New Zealand's maritime safety authorities says they want the ship moved as quickly as possible before the weather worsens, to avoid any risk of an environmental disaster.
Unable to start its engines, the whaler is restrained between two other vessels, but the Maritime New Zealand organisation remains worried about the prospect of it sinking and releasing 1,300 kilolitres of fuel and furnace oil into the pristine Antarctic environment.
Maritime New Zealand wants the ship to use whatever means possible to get under way, according to reports on national radio.
It said it would allow the ship to enter New Zealand waters if it got into trouble, even though Chris Carter, the conservation minister, has said he does not want a boat full of whale meat, oil and chemicals in one of his ports.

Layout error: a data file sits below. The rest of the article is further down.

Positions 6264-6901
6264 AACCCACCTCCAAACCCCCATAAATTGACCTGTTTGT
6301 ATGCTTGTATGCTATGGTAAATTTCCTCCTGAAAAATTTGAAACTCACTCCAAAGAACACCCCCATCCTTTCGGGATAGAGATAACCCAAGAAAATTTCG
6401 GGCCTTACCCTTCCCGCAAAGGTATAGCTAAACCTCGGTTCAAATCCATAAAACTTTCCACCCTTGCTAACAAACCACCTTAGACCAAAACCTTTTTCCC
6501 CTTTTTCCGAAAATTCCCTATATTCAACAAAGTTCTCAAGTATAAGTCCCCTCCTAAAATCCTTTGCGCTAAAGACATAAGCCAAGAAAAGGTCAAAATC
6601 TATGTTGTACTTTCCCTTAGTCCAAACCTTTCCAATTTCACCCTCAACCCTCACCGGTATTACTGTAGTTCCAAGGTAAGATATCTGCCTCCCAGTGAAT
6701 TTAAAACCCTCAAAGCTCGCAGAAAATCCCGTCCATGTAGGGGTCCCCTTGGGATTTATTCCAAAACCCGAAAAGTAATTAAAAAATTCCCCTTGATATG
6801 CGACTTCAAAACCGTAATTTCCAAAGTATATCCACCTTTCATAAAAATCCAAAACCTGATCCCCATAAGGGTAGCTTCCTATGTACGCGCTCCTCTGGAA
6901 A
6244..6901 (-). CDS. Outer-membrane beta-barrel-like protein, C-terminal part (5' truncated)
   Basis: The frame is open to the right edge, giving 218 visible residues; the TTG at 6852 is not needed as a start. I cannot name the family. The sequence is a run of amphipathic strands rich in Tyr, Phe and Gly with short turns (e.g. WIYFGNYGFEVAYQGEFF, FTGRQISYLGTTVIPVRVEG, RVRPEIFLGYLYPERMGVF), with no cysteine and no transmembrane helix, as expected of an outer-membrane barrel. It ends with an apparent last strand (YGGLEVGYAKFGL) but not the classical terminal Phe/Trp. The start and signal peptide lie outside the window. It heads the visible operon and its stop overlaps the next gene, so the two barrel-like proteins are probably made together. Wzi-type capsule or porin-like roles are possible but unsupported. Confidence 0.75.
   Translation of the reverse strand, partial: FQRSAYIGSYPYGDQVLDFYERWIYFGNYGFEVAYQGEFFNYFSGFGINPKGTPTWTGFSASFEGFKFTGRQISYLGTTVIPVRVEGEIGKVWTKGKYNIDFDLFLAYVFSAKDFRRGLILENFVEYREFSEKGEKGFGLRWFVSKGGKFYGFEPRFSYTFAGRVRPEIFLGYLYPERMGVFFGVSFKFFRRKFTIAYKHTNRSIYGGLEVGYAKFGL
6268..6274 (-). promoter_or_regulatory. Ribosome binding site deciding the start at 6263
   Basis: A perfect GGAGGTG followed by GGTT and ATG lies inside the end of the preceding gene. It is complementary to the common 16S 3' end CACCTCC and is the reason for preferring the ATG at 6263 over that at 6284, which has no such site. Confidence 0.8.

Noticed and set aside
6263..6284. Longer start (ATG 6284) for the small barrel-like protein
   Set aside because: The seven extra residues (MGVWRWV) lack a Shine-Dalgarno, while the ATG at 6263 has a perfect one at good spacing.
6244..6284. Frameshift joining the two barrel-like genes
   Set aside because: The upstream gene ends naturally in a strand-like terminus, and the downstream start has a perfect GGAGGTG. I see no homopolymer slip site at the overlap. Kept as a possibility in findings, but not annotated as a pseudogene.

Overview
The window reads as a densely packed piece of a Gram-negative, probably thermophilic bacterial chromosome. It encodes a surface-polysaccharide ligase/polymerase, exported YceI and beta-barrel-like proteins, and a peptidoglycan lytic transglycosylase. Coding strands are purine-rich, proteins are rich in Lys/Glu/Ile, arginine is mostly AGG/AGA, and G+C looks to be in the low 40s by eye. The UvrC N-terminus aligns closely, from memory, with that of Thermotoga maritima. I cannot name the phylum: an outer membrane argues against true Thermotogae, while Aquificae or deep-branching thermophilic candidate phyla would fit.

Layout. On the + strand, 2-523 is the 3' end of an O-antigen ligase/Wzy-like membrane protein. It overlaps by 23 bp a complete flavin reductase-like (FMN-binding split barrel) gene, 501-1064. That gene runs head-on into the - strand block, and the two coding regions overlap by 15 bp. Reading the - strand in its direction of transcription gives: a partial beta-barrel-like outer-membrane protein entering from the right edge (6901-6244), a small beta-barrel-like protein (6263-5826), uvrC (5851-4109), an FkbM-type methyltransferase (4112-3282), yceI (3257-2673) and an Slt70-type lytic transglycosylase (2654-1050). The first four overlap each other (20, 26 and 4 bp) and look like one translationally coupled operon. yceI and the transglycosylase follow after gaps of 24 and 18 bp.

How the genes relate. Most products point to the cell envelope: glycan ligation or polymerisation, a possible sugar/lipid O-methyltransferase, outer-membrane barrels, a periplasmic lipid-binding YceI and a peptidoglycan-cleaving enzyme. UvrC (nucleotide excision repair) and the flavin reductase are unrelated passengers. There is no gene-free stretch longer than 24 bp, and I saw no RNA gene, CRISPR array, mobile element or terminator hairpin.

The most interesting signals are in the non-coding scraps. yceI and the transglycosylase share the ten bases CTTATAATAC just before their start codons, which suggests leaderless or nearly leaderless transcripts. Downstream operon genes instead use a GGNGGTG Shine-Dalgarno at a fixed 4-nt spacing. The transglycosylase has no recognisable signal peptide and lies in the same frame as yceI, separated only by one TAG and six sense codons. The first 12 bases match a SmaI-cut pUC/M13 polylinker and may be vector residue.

The company which owns the boat has declined an offer by the Greenpeace environmental organisation's ship Esperanza - sent to the area to protest at the whaling operation - to tow it to safety.
A company spokesman said the full extent of the fire damage, which would decide whether its engines could be restarted, would not be known until Monday.
Meanwhile, he insisted the ship posed no major risk to the environment.
The United States coast guard's icebreaker Polar Sea, which went to the area at the request of the New Zealand government, found no signs of environmental pollution in the Ross Sea, Radio New Zealand reported.
The Nisshin Maru is the only ship in the Japanese fleet able to process whale carcasses and the Japanese said the season's whaling expedition would be finished if the ship could not be repaired.
If it had to be taken to a port for major repairs, the rest of the fleet would have to return to Japan.